The first thing that should be noted is that orthodox notions of technique have evolved over time, and represent a gradual tweaking of technical issues that date back well into the nineteenth century and the days of uncovered pitches in English conditions. As the game has evolved some of those issues have been taken out of the equation (i.e. uncovered pitches) and conditions in countries outside England have taken some of the English factors out of play. You also have techniques developed on consistent, artificial surfaces that don't quite demand the same precision associated with playing on turf.

But if I had to identify the two key elements in the orthodox batting technique, they're the issues associated with the movement of the front foot and the subsequent positioning of the head.

A picture, they say, is worth a thousand words, so, in the interests of brevity, let's have a picture.

So, what have we got here?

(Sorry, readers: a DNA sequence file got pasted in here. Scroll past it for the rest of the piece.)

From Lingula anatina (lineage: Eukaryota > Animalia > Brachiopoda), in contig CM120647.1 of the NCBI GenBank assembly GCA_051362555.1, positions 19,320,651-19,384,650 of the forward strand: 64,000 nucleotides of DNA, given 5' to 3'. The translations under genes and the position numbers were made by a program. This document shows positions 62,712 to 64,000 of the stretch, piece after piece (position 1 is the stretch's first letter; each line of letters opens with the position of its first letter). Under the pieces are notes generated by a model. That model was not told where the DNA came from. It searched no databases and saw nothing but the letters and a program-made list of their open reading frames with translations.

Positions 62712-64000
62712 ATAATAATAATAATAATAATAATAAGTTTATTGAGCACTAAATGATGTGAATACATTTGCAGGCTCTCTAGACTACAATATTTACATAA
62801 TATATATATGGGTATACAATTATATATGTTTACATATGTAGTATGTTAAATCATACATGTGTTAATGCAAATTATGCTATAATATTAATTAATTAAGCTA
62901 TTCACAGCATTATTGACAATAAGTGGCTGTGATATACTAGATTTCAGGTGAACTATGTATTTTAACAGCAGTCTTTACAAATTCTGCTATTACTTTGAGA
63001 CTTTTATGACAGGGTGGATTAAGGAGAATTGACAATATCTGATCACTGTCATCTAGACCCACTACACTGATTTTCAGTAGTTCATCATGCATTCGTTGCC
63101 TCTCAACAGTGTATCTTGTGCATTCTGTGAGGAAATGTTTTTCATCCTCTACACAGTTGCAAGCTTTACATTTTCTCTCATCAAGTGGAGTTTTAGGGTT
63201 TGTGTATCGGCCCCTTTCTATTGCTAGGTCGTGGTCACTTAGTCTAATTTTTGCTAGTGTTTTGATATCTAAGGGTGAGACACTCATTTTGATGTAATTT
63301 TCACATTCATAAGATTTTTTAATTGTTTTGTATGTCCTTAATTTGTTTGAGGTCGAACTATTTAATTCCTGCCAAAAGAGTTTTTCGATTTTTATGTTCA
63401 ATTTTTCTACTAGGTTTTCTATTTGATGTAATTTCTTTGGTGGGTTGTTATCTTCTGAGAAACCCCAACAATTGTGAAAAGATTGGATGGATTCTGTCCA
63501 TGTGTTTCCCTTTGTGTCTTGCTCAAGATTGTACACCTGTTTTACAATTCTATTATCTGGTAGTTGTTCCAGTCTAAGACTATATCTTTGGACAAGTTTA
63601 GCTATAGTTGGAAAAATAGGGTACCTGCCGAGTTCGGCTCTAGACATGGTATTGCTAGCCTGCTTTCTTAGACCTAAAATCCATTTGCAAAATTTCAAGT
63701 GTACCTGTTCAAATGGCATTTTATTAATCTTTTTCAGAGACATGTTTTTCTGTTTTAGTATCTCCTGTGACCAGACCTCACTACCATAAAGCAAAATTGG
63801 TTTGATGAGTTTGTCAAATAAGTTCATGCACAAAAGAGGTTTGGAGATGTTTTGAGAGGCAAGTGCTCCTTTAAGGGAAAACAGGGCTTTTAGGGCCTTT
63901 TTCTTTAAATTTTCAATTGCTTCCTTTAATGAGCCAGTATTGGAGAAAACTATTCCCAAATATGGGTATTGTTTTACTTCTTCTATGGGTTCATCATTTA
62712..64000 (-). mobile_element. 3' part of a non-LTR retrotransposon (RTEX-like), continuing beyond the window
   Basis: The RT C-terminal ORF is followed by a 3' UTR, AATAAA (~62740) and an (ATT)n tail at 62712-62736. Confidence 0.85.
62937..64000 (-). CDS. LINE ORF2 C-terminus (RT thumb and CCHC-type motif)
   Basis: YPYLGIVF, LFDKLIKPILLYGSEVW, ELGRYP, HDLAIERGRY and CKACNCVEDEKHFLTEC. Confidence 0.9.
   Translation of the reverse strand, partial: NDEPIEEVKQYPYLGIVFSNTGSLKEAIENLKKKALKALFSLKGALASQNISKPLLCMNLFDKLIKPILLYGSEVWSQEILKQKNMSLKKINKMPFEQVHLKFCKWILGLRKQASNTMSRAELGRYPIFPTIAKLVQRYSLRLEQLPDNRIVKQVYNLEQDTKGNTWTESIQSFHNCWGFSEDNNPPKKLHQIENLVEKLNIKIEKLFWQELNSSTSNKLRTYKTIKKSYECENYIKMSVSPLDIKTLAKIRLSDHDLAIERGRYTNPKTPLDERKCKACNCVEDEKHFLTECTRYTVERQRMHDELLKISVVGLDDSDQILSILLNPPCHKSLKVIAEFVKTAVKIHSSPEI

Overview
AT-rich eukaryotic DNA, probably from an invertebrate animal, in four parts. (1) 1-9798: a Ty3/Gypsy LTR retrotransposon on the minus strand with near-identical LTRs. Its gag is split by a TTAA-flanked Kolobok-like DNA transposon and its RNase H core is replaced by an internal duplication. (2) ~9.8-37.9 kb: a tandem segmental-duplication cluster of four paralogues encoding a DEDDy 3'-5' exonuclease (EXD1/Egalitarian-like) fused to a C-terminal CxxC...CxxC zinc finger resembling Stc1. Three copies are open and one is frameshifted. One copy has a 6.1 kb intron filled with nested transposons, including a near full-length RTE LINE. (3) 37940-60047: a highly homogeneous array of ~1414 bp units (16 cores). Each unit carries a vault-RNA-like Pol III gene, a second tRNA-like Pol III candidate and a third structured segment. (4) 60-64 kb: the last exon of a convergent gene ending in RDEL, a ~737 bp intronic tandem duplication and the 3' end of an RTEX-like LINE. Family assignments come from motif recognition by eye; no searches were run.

First the lines.

The most important of them are the horizontal one that designates a good length and the vertical one that represents the batsman's eye line" as defined by his stance.

The good length decides whether you play forward or back, the eye line determines whether you're playing to the off side or the leg side.

Of the two other vertical lines the front foot leg side line defines the limit of where you can get to and actually hit the ball on the leg side. Anything on the other side of it is basically unhittable, which is why they're so strict on Wides in limited overs cricket.

The second line, designating the danger zone represents a line that's not quite wide enough to cut, but possibly not close enough to hook or pull. If you're a fast bowler who's aiming to bowl short, this is where you want the ball because a cross bat shot will be difficult to control, and there's the possibility of physical harm if the batsman can't avoid or hit the ball.